Call for standard data collection on number of hearing impaired in Brunei
| James Kon |
DATIN Paduka Hajah Adina binti Othman, Deputy Minister of Culture, Youth and Sports has called on the needs for various government agencies to agree and implement a National Registrar of Persons including the hearing impaired in a bid to paint a clearer picture on the true data and number of persons with disabilities in the country.
Datin Paduka Hajah Adina was speaking at the opening of the ‘Better Hearing, Better Living’ Charity Bazaar organised by Hear Better Services in collaboration with the Special Education Unit, Ministry of Education and the Community Development Department (JAPEM) under the Ministry of Culture, Youth and Sports yesterday.
Datin Paduka Hajah Adina receiving a souvenir from Concepts Computers
The Deputy Minister of Culture, Youth and Sports said that in Brunei Darussalam, the number of hearing impaired registered with the Community Development Department and National Hearing Impaired Association stands at 112, with many more registered with the Ministry of Health and the Ministry of Education.
“The inconsistencies with data collection emphasises the need for all agencies to agree on and implement a common definition for Persons with Disabilities including the hearing impaired,” she said.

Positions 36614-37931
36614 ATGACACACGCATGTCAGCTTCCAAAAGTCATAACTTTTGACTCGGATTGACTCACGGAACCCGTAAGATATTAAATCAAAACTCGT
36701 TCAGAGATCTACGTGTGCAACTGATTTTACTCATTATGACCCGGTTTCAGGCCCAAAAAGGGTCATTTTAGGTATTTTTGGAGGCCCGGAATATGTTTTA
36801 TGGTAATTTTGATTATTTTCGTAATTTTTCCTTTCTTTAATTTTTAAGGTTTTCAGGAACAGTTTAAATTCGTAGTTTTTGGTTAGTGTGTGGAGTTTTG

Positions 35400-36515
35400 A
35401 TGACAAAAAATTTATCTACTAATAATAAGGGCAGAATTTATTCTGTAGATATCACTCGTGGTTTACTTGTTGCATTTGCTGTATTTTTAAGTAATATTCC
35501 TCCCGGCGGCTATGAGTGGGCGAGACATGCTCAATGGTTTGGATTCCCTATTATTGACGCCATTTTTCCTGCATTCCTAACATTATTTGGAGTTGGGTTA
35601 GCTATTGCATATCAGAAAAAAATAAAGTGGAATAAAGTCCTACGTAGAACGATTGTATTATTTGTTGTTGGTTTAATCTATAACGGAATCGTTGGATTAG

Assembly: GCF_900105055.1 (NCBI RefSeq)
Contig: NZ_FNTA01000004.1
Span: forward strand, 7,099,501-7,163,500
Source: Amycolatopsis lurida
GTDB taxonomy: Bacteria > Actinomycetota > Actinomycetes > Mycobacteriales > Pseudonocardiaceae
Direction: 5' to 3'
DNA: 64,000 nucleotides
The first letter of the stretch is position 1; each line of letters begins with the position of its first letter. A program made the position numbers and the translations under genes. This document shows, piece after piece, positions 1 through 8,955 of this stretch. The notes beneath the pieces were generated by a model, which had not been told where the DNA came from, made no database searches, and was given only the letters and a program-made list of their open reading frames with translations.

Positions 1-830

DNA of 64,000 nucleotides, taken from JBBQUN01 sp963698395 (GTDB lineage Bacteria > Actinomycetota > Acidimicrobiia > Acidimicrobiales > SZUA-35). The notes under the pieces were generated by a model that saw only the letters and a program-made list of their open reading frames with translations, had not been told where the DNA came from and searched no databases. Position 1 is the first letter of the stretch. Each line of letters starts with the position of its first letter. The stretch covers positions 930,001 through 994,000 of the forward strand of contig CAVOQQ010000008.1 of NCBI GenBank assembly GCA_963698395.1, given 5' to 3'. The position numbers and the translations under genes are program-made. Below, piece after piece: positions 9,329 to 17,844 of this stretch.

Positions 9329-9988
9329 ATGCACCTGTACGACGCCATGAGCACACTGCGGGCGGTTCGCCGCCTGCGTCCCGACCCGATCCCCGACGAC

Explaining on the inconsistence in data, Datin Paduka Hajah Adina said, “Many counties have adopted the International Classification of Functioning (ICF) which has not quite taken off here in Brunei Darussalam as many of our agencies find it rather complicated to implement.”
“It has been acknowledged by the UN Committee on the Rights of Persons with Disabilities that developing countries may require an alternative definition for disabilities which would be easier to administer,” she said.
“With that, I believe that a less complicated system and one which suits to our capabilities should be introduced. Only then can the National Registrar of Persons with Disabilities be implemented,” she said.
Touching on hearing impairment, the Deputy Minister said while most people with hearing loss are older folks who have lost hearing with age, many are young.
Hearing impairment can impose a heavy social and economic burden on individuals, families, communities and countries. Hearing impairment in children may delay development of language and cognitive skills which may hinder progress in school.
Depending on the cause of hearing loss, she highlighted the treatment of medicine, surgery or through devices such as hearing aids and cochlear implants.
Good hearing aids, she said, can help some hearing impaired persons to live independently and lead a fuller life. The ability to hear can remove barriers to their inclusion in society and empower them to participate fully in societal life. This will impact not only the individual but also the family and the community.
However, the Deputy Minister of Culture, Youth and Sports also said that there is a need for concerted efforts from all parties to support and empower people with social needs including children with hearing loss.
She said the successful integration of people with special needs will require human understanding and sympathy of the public.
Society at large must reach out to people with special needs, recognise their potential and accept them as fellow members of society.